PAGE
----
Maggi Hambling and LS Lowry – the sea

The Lowry at salford Quays

The Lowry at Salford Quays

Last Sunday we decided to visit the Lowry in Salford to look at the exhibition of paintings of the sea by Magi Hambling and L S Lowry. We’d enjoyed Hambling’s pictures in the exhibition of her paintings of George Melly – “George Always” – that we’d seen at the Walker Art Gallery in Liverpool earlier this year.

In reality, the exhibition was mainly devoted to Maggi Hambling with a large number of paintings,  with some lithographs and sculptures, she had created inspired by the North Sea in Suffolk. I guess the inclusion of paintings by Lowry was really because the exhibition was  taking place in the gallery named after him and partly created to house the collection of his works owned by Salford council.  The Lowry pictures were displayed very much on their own and separate from Hambling’s and there really wasn’t any attempt to compare them, and the two painter’s different approaches to the same subject.

Maggi Hambling  started painting the North Sea  on the Suffolk Coast in 2002, while she was waiting for permission to build “Scallop”, her monument to Benjamin Britten on Aldeburgh beach. They are very powerful, illustrating a violent, stormy sea.  Rather than paint a seascape, her pictures concentrate on close-ups of the waves – and while viewing them you feel as if you are in the sea amongst the waves – in some cases it is almost as if you are engulfed by them.

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In contrast, Lowry’s pictures, which were painted towards the end of his life, take a broader view and are more like traditional seascapes.The pictures were much smaller in scale than most of Hambling’s.  His seas are, in the main, much more sedate. Even where he paints a stormy sea, the waves are viewed from afar so the effect was much less dramatic, and looking at them I felt more like a passive observer than when viewing Hambling’s work. I liked them, but they didn’t engage the viewer and draw you in the way Hambling’s did.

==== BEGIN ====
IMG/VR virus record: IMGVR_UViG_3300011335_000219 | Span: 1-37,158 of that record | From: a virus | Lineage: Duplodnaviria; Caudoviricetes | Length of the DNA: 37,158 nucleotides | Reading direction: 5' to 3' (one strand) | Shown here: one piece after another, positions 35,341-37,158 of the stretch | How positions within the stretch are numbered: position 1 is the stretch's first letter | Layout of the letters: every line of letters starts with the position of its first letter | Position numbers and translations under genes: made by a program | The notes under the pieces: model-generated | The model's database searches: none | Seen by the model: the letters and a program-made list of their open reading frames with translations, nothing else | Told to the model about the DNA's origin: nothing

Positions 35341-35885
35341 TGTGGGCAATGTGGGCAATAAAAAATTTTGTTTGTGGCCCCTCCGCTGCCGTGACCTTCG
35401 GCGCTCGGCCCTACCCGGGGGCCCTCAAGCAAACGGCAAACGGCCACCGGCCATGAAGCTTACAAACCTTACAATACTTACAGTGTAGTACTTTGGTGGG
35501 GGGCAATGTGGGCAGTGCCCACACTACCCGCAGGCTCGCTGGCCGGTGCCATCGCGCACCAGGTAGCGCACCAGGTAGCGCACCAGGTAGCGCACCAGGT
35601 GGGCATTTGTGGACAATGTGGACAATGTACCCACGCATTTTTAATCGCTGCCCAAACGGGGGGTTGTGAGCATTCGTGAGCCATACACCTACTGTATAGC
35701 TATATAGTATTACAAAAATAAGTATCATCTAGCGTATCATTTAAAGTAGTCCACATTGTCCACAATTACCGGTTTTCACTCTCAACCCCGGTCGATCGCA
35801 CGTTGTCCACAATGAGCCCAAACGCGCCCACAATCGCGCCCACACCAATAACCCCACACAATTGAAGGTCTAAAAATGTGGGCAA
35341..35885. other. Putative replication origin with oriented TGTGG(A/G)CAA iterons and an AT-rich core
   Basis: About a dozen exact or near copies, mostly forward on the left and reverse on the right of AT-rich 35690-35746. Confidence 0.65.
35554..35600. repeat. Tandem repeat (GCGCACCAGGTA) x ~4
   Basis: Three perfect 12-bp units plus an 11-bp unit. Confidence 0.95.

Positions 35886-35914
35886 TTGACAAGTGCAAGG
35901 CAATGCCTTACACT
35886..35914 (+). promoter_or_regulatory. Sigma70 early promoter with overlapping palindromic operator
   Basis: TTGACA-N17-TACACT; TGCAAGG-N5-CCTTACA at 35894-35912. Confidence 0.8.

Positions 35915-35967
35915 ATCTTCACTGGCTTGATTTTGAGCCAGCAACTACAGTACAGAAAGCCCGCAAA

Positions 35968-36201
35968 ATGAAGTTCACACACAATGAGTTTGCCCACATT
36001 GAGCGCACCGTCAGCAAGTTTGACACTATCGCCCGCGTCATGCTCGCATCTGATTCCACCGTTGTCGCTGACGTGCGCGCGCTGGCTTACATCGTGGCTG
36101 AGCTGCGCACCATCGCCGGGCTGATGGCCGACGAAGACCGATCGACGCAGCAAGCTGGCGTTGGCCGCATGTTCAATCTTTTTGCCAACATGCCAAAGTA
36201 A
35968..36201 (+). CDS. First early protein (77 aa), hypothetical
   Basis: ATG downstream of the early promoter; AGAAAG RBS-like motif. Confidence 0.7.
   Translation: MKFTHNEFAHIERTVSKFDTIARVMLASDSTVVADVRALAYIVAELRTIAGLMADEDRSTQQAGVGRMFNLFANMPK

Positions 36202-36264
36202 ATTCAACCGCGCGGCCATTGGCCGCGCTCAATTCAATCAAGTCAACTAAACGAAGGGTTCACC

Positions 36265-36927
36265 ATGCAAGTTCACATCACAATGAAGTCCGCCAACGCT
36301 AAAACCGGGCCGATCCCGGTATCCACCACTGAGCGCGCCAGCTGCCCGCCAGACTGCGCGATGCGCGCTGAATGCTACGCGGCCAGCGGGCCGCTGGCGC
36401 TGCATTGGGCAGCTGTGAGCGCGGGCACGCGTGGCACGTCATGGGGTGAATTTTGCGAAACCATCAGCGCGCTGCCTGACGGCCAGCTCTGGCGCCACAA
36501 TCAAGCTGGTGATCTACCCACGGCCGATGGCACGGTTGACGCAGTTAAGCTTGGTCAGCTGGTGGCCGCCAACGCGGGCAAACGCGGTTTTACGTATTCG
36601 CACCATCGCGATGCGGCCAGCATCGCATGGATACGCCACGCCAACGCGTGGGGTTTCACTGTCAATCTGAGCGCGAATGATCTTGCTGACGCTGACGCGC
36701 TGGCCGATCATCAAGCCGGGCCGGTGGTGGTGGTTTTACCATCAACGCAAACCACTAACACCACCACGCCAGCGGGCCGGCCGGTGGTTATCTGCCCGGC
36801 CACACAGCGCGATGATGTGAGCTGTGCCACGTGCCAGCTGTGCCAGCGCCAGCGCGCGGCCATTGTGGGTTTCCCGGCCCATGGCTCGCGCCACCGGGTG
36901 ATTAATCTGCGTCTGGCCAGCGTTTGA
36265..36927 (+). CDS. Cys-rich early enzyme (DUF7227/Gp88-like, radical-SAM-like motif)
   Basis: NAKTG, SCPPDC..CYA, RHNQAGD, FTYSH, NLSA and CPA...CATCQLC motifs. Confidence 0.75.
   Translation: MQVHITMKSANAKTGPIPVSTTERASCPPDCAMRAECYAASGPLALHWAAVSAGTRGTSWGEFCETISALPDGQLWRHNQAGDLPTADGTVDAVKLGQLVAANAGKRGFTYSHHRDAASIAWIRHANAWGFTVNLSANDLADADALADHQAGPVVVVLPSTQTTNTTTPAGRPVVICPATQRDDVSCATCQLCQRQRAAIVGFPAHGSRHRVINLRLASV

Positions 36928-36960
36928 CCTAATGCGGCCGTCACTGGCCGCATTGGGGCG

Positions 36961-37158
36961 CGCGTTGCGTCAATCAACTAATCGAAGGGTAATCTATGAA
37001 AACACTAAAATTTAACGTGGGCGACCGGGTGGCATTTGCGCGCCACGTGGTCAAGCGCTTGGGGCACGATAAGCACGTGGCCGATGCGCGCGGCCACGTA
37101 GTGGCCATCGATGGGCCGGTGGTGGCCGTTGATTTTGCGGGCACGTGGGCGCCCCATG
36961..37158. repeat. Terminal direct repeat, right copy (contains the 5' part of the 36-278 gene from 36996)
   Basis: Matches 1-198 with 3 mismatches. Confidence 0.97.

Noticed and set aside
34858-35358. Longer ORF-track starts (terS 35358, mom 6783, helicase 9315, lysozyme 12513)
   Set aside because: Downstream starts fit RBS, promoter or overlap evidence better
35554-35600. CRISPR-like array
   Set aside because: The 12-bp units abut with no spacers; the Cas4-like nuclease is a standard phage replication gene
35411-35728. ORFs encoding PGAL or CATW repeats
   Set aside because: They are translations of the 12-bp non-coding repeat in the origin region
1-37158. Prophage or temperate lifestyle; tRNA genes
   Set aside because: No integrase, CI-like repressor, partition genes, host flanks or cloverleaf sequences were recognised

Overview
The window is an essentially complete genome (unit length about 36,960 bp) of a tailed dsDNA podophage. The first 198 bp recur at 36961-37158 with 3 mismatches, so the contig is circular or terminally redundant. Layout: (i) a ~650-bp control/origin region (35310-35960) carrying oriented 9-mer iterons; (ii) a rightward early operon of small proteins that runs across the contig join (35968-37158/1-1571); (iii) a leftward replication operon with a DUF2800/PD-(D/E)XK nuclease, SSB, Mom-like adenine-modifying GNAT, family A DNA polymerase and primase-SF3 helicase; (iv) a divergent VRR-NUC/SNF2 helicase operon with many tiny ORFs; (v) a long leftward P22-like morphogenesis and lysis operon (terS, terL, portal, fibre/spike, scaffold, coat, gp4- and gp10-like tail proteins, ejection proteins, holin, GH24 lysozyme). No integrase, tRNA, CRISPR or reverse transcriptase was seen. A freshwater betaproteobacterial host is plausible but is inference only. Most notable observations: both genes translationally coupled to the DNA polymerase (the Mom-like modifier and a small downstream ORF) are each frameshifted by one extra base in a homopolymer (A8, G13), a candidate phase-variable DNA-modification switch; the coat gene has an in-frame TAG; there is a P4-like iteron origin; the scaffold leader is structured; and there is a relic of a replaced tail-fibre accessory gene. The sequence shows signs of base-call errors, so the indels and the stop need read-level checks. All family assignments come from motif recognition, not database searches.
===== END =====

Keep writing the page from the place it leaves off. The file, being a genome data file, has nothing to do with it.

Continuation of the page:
Lowry seascape

"The Sea" by L S Lowry (1963)

There’s an  audio sideshow from the BBC about Maggi Hambling’s North sea paintings.

LS Lowry & Maggi Hambling: The Sea from Rob Martin on Vimeo.

Afternoon at Salford Quays

The Lowry

The Lowry

Had  a good day out at Salford Quays today.The old Manchester docks at the end of the Manchester ship canal were renovated and “yuppified” in the 1990’s. This included building the Lowry, an arts centre with theatres and an art gallery to house Salford council’s collection of paintings by L S Lowry.

The collection is “free” to visit  but they put a lot of pressure on you to pay a “voluntary” donation. You have to opt out of paying when you collect the ticket to enter the collection. I can understand them wanting to bring in funds but I don’t like the way they do this. As we weren’t stopping too long we would have had a quick look at some of the paintings, but didn’t bother – we were put off by this money raising tactic. I would only really want to pay if I was spending a bit more time there and viewing the paintings properly. I guess the same would apply with other people who would be embarrassed to refuse to shell out. I can sympathise with their desire to raise funds to support the collection, but there must be a better way.

We did, however, walk over the ship canal to visit the Imperial War Museum North. We had a look round the collection. In many ways, the main attraction of the IWM is the building itself, designed by Daniel Libeskind .

Imperial War Museum North

Imperial War Museum North

The exhibition is interesting but I always feel that it lacks the “hardware” would be of interest to many people – especially teenage boys! The building design means that there is a lot of space inside the exhibition hall and this  is utilised for multimedia shows with images projected all over the walls and commentary, including recordings of the thoughts and reflections of people who have been affected by was. There are 3 different shows, which are shown periodically throughout the day. During our quick visit we only had time to watch one of them.

The building is meant to represent  a globe shattered into fragments and then reassembled as an emblem of conflict.  It is made up of three “shards” representing earth, air, and water. One of the shards – that representing the air – is a tower and for a nominal charge (the exhibition is free to visit) you can take the lift to the top (or the steps if you feel fit enough!) for a view over the Quays.

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Looking over Salford Quays

Looking over Salford Quays